Once you have your first garden harvest under your belt, you will probably start considering how you will store and preserve the homegrown food that you have worked so hard to produce. Inevitably, you will start thinking about pressure canning your food.
With so many brands of canners on the market, it can be hard to know where to start or what to even look for. In this article, I will outline the features to consider when picking your pressure canner, and review 5 different pressure canners.
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Two of the most popular brands of pressure canners out there are Presto and All American, and it doesn’t hurt to go with a well-known name. But there are other brands out there that make quality pressure canners, we will review the top 5.
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Our Top Pick: All American 921 Pressure Canner, 21.5 Qt.
This pressure canner is made of hand-cast aluminum with two automatic venting features. It has an easy to read geared steam gauge and pressure regulator weight settings of 5, 10, and 15 psi. Edges are constructed of double thickness for added protection.
Every canner in the All American line features a “Metal-to-Metal” sealing system with clamping locks on the lid.
The All American canner comes in 5 other sizes; 10 ½ qt, 15 ½ qt., 25 qt., 30 qt., and 41 qt., and even have kit options available.
This canner has a liquid capacity of 21 ½ quarts, it fits 19 pint or 7-quart jars. This model weighs 20 pounds by itself, which means you may want to set the canner on the stove before filling it with water.
- ✅ Sturdy and long-lasting
- ✅ Metal to metal sealing, no gaskets to replace
- ✅ Automatic safety functions
- ❌ Not recommended for glass top / flat top ranges because of weight
- ❌ A little more expensive than other brands
The Presto 01781 is constructed of warp-resistant aluminum and can be used on regular and smooth-top ranges. It includes a canning rack and recipe book. This canner comes with a 12-year limited warranty as well.
Presto comes in a 16 qt. size as well, and they also offer a digital canner.
It features an easy to read pressure dial gauge and has an air vent/cover lock that prevents the cover from opening until the pressure is reduced to a safe level. There are some reviews that the gauge is unreliable, and regardless you will want to send it in to have it tested occasionally.
It has a liquid capacity of 23 quarts, and can hold 26 half-pints, 20 pints, and 7 quarts.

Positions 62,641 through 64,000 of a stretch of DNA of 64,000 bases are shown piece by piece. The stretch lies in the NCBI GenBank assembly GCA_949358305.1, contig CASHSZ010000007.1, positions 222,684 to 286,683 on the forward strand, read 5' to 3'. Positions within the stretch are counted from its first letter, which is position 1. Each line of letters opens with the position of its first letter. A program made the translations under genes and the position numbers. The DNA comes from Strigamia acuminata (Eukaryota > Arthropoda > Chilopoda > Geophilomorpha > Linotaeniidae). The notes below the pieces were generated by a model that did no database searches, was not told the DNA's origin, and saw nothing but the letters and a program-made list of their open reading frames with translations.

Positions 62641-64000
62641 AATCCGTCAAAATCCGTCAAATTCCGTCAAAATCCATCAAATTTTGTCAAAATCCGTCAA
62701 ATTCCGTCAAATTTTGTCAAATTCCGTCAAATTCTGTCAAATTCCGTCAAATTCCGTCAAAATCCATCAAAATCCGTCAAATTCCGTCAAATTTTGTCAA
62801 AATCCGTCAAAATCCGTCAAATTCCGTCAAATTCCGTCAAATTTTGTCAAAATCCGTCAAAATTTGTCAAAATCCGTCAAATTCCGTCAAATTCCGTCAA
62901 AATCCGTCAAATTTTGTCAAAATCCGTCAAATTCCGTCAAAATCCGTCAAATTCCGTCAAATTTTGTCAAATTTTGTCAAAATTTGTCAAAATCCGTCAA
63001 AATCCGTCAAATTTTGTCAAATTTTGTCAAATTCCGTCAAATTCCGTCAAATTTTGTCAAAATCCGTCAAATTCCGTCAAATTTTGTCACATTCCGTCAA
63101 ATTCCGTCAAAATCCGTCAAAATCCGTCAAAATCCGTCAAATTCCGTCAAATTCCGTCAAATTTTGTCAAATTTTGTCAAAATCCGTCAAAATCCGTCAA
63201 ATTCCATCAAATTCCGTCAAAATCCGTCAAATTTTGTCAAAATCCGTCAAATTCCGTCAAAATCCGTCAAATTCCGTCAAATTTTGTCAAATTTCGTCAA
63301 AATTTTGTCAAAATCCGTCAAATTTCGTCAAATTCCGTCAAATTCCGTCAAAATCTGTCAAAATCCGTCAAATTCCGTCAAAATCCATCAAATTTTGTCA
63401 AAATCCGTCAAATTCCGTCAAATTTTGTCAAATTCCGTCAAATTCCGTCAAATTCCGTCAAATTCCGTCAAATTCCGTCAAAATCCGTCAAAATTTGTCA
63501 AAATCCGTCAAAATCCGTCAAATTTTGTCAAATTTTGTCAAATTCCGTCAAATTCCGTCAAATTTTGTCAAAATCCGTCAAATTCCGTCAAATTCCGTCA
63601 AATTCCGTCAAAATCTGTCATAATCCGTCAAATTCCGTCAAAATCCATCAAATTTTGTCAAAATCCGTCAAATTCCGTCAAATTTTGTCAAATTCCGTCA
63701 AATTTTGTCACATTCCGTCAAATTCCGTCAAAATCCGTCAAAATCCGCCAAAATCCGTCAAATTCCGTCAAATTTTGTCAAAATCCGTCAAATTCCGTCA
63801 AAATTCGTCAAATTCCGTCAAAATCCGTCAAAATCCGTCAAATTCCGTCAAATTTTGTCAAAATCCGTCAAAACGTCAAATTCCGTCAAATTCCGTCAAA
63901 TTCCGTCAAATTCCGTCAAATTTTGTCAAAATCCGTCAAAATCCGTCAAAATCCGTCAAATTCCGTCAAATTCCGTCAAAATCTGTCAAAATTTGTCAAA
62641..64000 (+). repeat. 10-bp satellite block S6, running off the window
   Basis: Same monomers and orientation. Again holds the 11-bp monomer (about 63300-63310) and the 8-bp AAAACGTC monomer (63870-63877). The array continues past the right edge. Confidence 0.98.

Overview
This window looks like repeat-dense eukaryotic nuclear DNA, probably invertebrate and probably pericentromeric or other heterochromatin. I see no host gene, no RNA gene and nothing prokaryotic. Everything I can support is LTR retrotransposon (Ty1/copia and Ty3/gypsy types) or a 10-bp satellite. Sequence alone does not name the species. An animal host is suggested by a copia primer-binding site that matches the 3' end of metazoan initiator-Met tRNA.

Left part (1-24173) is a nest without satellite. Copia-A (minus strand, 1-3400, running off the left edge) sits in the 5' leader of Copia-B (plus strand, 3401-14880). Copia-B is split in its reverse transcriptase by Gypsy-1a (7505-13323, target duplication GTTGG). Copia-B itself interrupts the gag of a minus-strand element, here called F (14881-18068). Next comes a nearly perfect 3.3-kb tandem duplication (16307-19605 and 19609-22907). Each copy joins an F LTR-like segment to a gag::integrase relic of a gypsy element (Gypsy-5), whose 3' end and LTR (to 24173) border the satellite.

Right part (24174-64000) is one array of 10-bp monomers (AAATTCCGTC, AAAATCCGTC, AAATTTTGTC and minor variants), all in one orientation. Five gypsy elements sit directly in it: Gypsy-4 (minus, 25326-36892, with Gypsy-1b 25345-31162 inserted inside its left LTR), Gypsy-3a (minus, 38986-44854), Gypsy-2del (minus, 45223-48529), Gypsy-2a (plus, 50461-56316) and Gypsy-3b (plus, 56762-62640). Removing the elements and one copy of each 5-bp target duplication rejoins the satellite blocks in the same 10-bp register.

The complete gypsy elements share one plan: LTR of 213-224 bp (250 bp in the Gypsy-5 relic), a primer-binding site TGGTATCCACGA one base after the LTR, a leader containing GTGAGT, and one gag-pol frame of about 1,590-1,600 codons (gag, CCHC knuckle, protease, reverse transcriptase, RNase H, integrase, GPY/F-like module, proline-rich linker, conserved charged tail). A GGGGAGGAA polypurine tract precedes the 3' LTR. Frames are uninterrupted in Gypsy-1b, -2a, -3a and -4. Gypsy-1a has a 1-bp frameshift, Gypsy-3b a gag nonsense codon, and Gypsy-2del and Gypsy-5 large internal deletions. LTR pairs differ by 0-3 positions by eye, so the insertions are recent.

- ✅ Large size is better for big canning jobs
- ✅ Good safety features
- ✅ Inexpensive
- ✅ Suitable for glass top/flat ranges
- ❌ There are some reports of the gauge being unreliable
This canner is constructed of heavy gauge aluminum; it comes with a canning rack and recipe book, and a 10-year limited warranty on the canner, and a 1-year warranty on replacement parts.
It features a weight pressure gauge and comes with three weights; 5, 10, and 15. It has a turn and seal gasket lid.
It has a liquid capacity of 22 quarts of water and can hold 5-quart sized jars or 16-pint sized jars. It also comes in a smaller 16-quart size.
It is made of lightweight aluminum, which makes it easier to lift and more affordable; however, there is some danger of the walls warping due to the thinner construction.
- ✅ Budget-friendly
- ✅ Lightweight
- ✅ 10-year warranty
- ❌ Aluminum may not be as sturdy as other brands and may warp
- ❌ Not for use on glass stovetops
This pressure canner is constructed from heavy-gauge anodized aluminum, and comes in a unique black color. It also comes in two sizes; 12 and 20 quarts. It features a weighted pressure valve that can be set to 5, 10, or 15 psi. It comes with a jar rack and a steamer trivet.
It has two locking handles and two safety valves; one spring-loaded and one whistling alarm. It can hold 8-pint jars or 7-quart jars.
This canner comes with a lifetime limited warranty.
- ✅ Budget-friendly
- ✅ Solid construction
- ❌ Not for use on induction stovetops
This canner is constructed from polished aluminum with a pressure dial gauge and 3 psi settings. It has an impressive 5 point security system with a pressure monitoring device built into the handle, which means it can only pressurize if the lid is securely locked and it cannot be opened while it is pressurized.
- ✅ Budget-Friendly
- ✅ Heavy-duty construction
- ❌ Not for use on induction stoves
This is a small canner, but if you don’t think you will be preserving a lot of food, or if you just really aren’t sure you will enjoy canning, it is a good place to start. It comes as a kit so it includes a jar rack, funnel, jar lifter, jar wrench, magnetic lid lifter, funnel and instructional DVD.
This has a pressure gauge with 8 or 15 psi settings, and ergonomic handles. It fits up to 3 quart jars. It is also light enough to be used on glass top ranges.
- ✅ Works on glass stovetops
- ✅ Budget-friendly
- ❌ Very small capacity
This pressure canner is made of heavy gauge aluminum, and has a deluxe pressure dial gauge, a spring safety device that ensures that the canner can only be pressurized when the lid is secure, and a locking lid that prevent the canner from being opened while it is pressurized.
This can be used on wide range of stovetops including ceramic.
- ✅ Budget-friendly
- ✅ Works on ceramic stovetops
- ❌ Customer reviews say that the instruction manual is unclear
Fagor Innova Premium Automatic 10 Quart